Public school superintendents around Berkshire County are working around the clock to prepare contingency plans for the fall semester.
After a spring semester thrown into chaos by COVID-19, Massachusetts school administrators are scrambling to adapt to the ever-changing demands of the pandemic era.
“It is very difficult because there is a lot of noise, and we have to make sure that we’re using really reliable data sources that will really inform decision making and inform the process," said North Adams Public Schools Superintendent Barbara Malkas. “I know people want information yesterday, and yet I am of a mind that it is better to be very methodical and very strategic in our thinking so that we’re really treating this a public health issue as opposed to considerations for politics or opinion.”
Along with her colleagues throughout the county, Malkas is following the guidance of the Massachusetts Department of Elementary & Secondary Education, or DESE – which requires schools to submit reopening plans by July 31st.
“So we are in the process of doing our classroom capacity studies," she told WAMC. "We only received the tools to do that from DESE about two weeks ago, so we launched as soon as we received that tool and we’re very busy doing that.”
“We have a reopening task force of now over about 70 community members," said Beth Regulbuto, the superintendent of the Southern Berkshire Regional School District, which serves Sheffield, New Marlborough, Egremont, Monterey, and Alford. “A combination of school committee, parents, teachers, administrators, just community members, public health officials, nurses, anybody who wants to participate in being part of planning for the upcoming fall school year, whether that is in a fully on-site, a hybrid model, or a remote learning model of delivering education."
Of the three models the schools must prepare for, Regulbuto says the hybrid model is receiving the most attention.
“Right now what it’s looking like is to ensure that there’s five days of learning each week, cohorts – the district will be split into cohorts," she explained. "Cohort A would come in on Monday and Tuesday. Wednesday would be a full deep cleaning of the district and professional development and still a check-in with families at home. And Thursday-Friday would be cohort B. We’d shorten the day a little bit to allow for those additional check-ins, and we’re incorporating social-emotional check-ins at the beginning and the end of the day in the form of advisories or group meetings.”
“Our intention in Pittsfield is to offer at a minimum a hybrid model where some students will be in the building – maybe not a full day, maybe not a week at a time, but there will be in-person instruction, contact, counselling services, therapeutic services available, but not to the entire student body at one time,” said Jake McCandless, the Superintendent of the Pittsfield Public Schools, the county’s largest district.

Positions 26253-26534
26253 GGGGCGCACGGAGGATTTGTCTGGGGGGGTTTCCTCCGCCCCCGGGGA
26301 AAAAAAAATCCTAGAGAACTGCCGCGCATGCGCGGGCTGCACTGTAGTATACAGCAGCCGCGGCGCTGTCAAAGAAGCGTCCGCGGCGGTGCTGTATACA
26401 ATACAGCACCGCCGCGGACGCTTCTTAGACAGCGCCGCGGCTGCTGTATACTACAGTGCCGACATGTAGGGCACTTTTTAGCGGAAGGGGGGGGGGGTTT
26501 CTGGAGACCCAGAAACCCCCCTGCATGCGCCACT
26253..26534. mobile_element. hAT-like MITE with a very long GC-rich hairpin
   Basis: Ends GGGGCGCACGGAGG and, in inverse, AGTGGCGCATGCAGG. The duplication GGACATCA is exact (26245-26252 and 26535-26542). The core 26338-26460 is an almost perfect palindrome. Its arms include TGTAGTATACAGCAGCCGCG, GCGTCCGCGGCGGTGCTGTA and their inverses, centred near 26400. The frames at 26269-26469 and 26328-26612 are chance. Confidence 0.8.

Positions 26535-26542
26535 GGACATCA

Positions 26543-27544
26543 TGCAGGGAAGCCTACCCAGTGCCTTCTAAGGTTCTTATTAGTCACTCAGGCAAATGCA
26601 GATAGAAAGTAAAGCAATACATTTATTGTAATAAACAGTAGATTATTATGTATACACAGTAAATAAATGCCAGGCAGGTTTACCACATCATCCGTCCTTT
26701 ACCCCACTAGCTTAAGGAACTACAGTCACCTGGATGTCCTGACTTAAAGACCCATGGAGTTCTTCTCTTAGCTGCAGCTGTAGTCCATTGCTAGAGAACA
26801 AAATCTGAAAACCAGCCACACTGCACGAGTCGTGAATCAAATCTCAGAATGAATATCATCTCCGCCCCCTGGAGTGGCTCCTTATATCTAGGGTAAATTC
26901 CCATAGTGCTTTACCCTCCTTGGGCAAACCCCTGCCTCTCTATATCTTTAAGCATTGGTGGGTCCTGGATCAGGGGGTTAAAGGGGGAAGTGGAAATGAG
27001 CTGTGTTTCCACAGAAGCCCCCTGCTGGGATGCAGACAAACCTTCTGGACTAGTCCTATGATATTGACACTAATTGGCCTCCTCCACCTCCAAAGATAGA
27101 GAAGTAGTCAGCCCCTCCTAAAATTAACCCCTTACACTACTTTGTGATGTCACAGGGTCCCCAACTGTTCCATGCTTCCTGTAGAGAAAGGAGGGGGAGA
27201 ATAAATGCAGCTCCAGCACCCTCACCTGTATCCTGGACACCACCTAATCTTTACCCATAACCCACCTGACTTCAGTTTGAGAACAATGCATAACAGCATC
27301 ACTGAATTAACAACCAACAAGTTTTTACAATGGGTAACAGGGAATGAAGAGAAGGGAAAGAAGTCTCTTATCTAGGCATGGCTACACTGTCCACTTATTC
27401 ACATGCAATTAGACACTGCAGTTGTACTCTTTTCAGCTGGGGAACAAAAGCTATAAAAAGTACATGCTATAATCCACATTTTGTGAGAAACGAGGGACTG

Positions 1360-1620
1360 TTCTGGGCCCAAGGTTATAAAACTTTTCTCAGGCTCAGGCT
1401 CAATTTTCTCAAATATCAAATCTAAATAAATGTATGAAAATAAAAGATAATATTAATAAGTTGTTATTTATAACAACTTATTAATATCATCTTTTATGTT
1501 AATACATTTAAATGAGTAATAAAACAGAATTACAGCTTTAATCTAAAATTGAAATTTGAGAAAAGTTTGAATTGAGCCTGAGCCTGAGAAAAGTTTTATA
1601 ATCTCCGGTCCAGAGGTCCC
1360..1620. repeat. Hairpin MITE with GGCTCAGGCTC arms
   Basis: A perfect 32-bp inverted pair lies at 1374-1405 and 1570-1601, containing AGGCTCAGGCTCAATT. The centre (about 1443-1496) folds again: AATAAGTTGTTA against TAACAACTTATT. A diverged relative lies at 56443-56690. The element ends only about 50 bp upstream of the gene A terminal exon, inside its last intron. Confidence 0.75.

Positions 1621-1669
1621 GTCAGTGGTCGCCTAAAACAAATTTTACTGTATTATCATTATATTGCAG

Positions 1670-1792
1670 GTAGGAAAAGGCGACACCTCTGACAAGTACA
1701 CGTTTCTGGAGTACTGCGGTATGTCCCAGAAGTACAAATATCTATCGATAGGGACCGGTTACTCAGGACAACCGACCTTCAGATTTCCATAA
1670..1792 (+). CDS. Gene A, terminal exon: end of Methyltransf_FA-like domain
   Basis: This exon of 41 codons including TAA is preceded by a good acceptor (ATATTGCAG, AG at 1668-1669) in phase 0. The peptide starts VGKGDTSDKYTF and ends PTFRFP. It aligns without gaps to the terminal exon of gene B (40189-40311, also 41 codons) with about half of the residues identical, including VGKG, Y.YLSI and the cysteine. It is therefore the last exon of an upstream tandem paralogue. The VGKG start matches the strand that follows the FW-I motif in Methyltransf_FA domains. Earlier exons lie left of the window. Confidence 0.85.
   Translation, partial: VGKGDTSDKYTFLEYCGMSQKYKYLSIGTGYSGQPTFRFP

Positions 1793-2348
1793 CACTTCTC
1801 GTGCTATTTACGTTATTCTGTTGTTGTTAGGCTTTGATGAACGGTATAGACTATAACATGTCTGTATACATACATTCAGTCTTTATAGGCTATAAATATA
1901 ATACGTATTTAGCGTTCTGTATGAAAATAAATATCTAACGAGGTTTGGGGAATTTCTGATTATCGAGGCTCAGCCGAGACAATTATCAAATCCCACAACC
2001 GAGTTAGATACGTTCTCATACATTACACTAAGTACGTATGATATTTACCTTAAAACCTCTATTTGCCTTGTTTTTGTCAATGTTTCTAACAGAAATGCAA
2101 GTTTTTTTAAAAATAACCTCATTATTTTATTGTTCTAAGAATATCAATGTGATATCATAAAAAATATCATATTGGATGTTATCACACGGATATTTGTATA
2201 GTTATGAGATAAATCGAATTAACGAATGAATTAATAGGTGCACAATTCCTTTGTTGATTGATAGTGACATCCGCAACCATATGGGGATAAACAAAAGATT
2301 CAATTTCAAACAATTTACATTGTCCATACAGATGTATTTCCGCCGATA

The city’s teachers’ union, United Educators of Pittsfield, is calling for the semester to begin remotely and then phasing into a hybrid model later in the year.
Despite the July 31st deadline for proposals, districts won’t determine what path will be followed immediately.
“They’re asked us to hold off on actually picking what that looks like until mid-August, around August 10th, and we are still waiting daily for various levels of guidance, so it would make it really hard to pick anything at this time,” said Regulbuto.
“If I had to make the decision today based on data that we have today, I would say that we will be able to accommodate in-person instruction for our elementary schools, pre-K through 6th, and at the high school for grades 7-10," said Malkas. “We’re still looking at the capacities with respect to our students in grade 11 and 12. We may have to consider a hybrid model where the students are in for half the day and then working remotely half the day.”
From student configurations to the school buildings themselves, public education is being transformed in the shadow of a worst-case scenario: a COVID-19 outbreak in the system.
“We’ve been working with our facilities people to create rooms that have negative pressure, so if we suspect somebody is infected or presenting symptoms they can sit in a place where the air is blown outside while they wait to get picked up," said Peter Dillon, the superintendent of the Berkshire Hills Regional School District, which represents Great Barrington, Stockbridge, and West Stockbridge. “One of the big things we’ve been working on is how can you schedule kids in their day so they’re in small, largely self-contained groups or pods, so in the event that somebody were to become infected, that you could then do something with a smaller group of people and not have to shut down the whole school. I think if you were in a situation where multiple people became affected across multiple pods, then you might move towards shutting down a whole school.”
With the ever-changing nature of the pandemic, inconsistencies between state and federal guidance and families stretched thin by the demands of remote learning and child care, Malkas says the situation requires superintendents to stand firm.
“We don’t become superintendents to be popular," she told WAMC. "We become superintendents because we care about children and we want to make sure that if we are tending to their learning needs, we’re doing so in a way that allows them to be healthy, to remain safe.”